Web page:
As a matter of factual history, most rent-to-own deals never go through. This means the buyers lose the non-refundable "option fee" that they paid each month that was supposed to be applied to their down payment.
Buyers often hope to use a rent-to-own option to lock in the price at current levels until the final option date, but most brokers usually include an escalation clause to protect the seller in the event that the market takes off during the option period.
Unless there is a unique reason for buying in this way, it's usually better to do an outright purchase or save your money elsewhere until you are ready to buy.... more
If you stop making payments, the bank can start foreclosure proceedings with as little as 3 missed payments. There are requirements for a short sale. The main condition is being in a hardship position. There are other factors as well. Talk to your bank and see if anything can be worked out.... more
The first question B of A is going to ask "what is your hardship" and then they will ask for a list of assets and liabilities. The banks I have worked with want to see NO assts of any type, including using up your cash and credit lines before they see a "hardship" Iy depends in how much cash you have vs. the total debt you owe.
David Cooper. Las Vegas Foreclosure Investor in Bank Owned Houses with huge Cash Flow. Call for FReee
list. +1-7024997037 not a real estate agent.... more
You need to start evaluating your situation and see what makes sense. If you you let them foreclose it will happen in maxium 120 days from your the start of the foreclosure. This will hurt your credit rating and most likely limit your ablity to purchase another home for 5 years or more, depending on how the underwriting standards get adjusted. If you complete a short sale you may be able to get a new house in as little as 2 years depending how the bank reports the short sale. It is best to get the house on the market and then start making your plans to see what you want to accomplish. If you get a job your options will open up!... more
Read the blog I wrote on how to find lease-options: http://bit.ly/findaleaseoption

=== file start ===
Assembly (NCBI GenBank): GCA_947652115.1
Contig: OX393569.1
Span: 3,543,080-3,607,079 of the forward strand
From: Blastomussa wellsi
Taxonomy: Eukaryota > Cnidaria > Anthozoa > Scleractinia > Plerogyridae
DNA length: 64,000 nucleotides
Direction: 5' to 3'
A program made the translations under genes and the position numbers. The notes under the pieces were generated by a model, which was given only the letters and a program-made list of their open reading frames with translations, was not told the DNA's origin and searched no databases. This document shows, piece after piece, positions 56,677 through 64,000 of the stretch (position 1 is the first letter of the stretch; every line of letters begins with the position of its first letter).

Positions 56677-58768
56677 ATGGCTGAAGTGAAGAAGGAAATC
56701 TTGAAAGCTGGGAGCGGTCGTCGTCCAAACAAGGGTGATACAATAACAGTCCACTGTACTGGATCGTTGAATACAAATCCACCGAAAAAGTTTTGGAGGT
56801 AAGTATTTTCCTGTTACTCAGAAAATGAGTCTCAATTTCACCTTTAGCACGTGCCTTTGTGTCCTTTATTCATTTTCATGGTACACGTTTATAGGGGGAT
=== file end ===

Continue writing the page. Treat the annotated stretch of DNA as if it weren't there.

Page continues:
You can find them on the MLS and privately. I agree with you: You don't need "these internet companies." Some are legit, some not. Tip: Never pay anything up front, in advance. There's plenty of money to be made (if an investor is involved) in the lease-option process itself--the option fee, the cash flow, and the purchase price.
Hope that helps.... more
I know the area of Vallejo has been hit hard. I work in the San Diego Area and we have seen a large drop in home prices as well. I would recommend you speak with a lender to see if you can modify your loan. If that is something that they will not do for you, than you might want to consider short selling the home. This helps with the stress of trying to make the payment, and has a less credit impact then a foreclosure. I would find a realtor in the area that is experienced in short sales.
I hope that helps....Good Luck
Catherine Barden... more
I had a seller who bought a home in New Jersey due to job relocation. I was able to successfully close his home as a short sale here in California. Choose an experienced agent, it makes a difference.... more
That's going to be hard for any of us here to guess at not knowing anything else. It likely will need plugging to aerate, might need lime to sweeten the soil, and will surely need new seed and fertilizer. It could be as little as $100-200 or $700+ depending on the work needed and the size.... more
My feeling is that housing prices will reflect what is going on with the city and the finances. (It certainly does not help!) Call a city council member and asks how city services are being covered. Ask what is being done to correct the situation.... more
When a seller can no longer afford to pay their mortgage, then their mortgage holder may do a short sale. A short sale is when the mortgage company is willing to take less than the seller owes. The bank orders a Broker Price Opinion or Appraisal and once they get a probable foreclosed selling price, then they determine what price they willing to sell the property for. They will not do any of this though until first the seller turns in paperwork showing they cannot afford the house and the process can take several months.... more
The speed at which your property sells is determined by the price at which you are willing to sell and hoe much a buyer is willing to pay. The final "value" of the property is NOT determined by; what you need; what you want; what you think; what your agent thinks; or what your neighbor thinks for example. It is decided by a willing buyer who has the $$ to buy and close the sale.
The best way to approach this situation is to interview 3 REALTORS and see what each says about the value of your home. They will provide COMPS for you which should show similar properties to yours that have sold in the past 5 months and within 1 mile of your house.
If you price it too high, you may get a very high offer, but if it doesn't appraise, you may as well not have any offer at all. It will be off the market while the appraisal is done and you could lose better / more realistic buyers.
Be carfeul, consult with a REALTOR and best of luck !
Broker / Owner & Certified HAFA Specialist
Thom Colby Properties
Newport Beach, CA
Moving Lives Forward (TM)